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It is best to wash most fruits and vegetables just before eating. Rinsing with clean water is sufficient to wash most fruits and vegetables. Some exceptions are leaf lettuce which can be rinsed, wrapped in damp paper towels, placed in a plastic bag and refrigerated to preserve crispness. Other fruits, like strawberries, will deteriorate quickly if washed then stored. For more selection and storage tips, click here.

 

The best approach to weight management is to eat well-balanced meals with foods from 3 or 4 different food groups, including fruits and vegetables.  An important component of weight management  is to develop good eating habits that you can maintain long-term in order to manage weight.  Eating one pound of strawberries only for lunch is not likely to be a habit that you can keep up for the long-term, and is not well-balanced. About half your food intake throughout the day should be fruits or vegetables. By all means, include one or two portions of strawberries, or other fruits and vegetables, at lunch, but include other foods as well.  You will find some healthy recipe ideas on this site to get you going. 

 

 

 

You can find out what your weight should be by checking here, and clicking on “BMI Calculator”.  Your best bet for weight management would be to consult a registered dietitian who can review your food preferences and meal habits and work with you to develop an eating plan to help you maintain your ideal weight. You can find a dietitian at www.eatright.org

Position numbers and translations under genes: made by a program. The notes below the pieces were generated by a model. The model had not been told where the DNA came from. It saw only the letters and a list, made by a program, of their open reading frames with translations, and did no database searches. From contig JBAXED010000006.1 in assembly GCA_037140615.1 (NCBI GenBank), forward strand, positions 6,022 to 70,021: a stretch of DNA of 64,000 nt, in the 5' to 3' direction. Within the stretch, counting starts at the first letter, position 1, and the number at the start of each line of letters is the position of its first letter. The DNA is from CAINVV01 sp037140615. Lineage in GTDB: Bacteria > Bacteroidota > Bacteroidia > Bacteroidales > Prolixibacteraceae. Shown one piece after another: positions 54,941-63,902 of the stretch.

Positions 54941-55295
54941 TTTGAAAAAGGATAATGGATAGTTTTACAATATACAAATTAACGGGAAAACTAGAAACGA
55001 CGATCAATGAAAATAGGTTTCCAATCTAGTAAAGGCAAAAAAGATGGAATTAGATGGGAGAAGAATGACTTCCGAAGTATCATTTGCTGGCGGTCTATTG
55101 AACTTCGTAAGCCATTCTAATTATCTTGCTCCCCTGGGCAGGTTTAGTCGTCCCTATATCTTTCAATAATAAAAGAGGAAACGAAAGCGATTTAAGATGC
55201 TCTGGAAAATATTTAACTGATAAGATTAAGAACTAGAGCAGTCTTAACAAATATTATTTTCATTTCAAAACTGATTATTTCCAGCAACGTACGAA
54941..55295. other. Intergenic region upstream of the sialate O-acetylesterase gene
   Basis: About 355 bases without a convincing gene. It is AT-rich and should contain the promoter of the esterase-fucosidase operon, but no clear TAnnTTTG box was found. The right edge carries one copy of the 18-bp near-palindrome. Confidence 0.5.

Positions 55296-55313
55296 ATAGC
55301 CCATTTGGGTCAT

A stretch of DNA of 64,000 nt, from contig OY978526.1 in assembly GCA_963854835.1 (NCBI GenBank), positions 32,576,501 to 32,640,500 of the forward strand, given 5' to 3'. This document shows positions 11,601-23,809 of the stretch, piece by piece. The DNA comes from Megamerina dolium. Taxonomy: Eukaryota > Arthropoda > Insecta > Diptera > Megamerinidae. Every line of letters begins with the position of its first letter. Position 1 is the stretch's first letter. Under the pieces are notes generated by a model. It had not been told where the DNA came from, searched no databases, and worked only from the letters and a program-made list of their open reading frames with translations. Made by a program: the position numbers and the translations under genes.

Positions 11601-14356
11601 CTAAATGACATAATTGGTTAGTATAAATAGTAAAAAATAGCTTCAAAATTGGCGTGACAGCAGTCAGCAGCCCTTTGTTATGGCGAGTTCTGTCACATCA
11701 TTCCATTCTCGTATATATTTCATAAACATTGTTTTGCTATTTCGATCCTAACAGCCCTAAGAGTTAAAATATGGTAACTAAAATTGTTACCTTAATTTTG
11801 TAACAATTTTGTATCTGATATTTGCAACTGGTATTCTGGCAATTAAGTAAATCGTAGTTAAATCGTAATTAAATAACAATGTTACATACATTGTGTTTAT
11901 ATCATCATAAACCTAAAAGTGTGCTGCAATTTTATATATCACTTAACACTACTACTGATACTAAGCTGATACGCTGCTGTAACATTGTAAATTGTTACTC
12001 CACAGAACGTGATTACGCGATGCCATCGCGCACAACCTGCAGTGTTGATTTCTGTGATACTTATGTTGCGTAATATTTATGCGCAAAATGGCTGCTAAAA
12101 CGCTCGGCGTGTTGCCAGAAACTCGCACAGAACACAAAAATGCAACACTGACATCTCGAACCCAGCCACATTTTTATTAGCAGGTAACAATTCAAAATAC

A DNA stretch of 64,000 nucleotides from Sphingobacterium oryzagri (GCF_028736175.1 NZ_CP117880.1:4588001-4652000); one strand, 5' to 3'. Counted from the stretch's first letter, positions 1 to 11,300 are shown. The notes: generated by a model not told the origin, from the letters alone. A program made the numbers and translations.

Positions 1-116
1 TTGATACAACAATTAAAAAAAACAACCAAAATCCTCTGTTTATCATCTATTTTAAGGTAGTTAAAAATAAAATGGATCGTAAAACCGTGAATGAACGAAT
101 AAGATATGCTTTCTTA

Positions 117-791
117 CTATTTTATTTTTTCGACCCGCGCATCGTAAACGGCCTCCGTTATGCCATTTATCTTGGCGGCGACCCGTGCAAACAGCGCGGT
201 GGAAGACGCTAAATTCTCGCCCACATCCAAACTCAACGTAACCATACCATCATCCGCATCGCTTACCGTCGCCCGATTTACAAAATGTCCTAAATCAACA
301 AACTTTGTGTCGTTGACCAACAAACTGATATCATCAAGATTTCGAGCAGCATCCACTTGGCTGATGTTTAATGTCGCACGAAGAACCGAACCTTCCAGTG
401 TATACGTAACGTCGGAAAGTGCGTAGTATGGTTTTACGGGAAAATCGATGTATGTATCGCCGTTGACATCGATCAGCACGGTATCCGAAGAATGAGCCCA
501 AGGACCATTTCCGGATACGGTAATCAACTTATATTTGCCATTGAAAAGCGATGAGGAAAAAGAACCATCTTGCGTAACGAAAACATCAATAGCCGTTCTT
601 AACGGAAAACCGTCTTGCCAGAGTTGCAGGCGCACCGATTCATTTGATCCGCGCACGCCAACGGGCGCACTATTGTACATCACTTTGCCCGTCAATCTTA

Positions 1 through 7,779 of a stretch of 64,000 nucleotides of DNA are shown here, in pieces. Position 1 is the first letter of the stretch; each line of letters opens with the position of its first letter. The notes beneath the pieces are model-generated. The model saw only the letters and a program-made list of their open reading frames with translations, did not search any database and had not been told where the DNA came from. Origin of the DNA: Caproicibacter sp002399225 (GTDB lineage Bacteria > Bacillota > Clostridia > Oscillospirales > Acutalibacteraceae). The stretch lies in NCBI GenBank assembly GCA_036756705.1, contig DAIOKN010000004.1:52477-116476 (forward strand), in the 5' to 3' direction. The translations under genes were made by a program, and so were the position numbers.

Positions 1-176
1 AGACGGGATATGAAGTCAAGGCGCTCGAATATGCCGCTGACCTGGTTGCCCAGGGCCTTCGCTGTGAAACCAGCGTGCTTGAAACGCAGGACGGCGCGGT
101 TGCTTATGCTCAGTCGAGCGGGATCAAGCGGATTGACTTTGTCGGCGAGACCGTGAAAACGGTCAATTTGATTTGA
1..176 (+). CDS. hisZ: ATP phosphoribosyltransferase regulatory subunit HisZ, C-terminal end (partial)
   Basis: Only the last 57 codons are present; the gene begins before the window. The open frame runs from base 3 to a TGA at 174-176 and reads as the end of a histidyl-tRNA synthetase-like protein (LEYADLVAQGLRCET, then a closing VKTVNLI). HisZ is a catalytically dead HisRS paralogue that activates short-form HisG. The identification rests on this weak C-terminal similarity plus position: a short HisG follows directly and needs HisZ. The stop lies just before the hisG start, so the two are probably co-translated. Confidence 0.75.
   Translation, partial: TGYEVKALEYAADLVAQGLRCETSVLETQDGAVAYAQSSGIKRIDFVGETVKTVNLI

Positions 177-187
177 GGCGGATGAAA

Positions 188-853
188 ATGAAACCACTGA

Yes, potatoes are a vegetable. They are the tuber of the potato plant. Potatoes are high in vitamin C and a good source of potassium. While many potatoes are eaten as french fries, we suggested that you bake, boil, microwave, or oven roast them instead of frying. For more information on potatoes, click here.

 

 

 

The easiest way to eat a papaya is to eat it like a melon; slice the fruit, scoop out the seeds and discard the peel. Papaya can also be used in many different types of fruit salads. I prefer to squeeze a lime over it and eat it as is! 

For more tips on creative ways to prepare papaya, click here.

 

 

It’s great that you are paying attention to your diet, as diet, exercise and weight management are the cornerstones of prevention of development of type II diabetes.  It is prudent for everyone to avoid foods that are high in sugar.  The best carbohydrate foods to include are those that are high in fiber, including fruits and vegetables, beans and legumes, and whole grains such as whole wheat bread, brown rice, barley and cereals such as regular oatmeal.  For dietary management, your best bet would be to refer to the guidelines for pre-diabetes from the American Diabetes Association: http://www.diabetes.org/pre-diabetes.jsp

 

Generally, you should eat healthfully, and avoid foods that are high in fat and sugar.  It is also helpful to eat regular well-balanced meals that contain a variety of foods from different food groups.  Tips for healthfully including fruits and vegetables can be found on this site.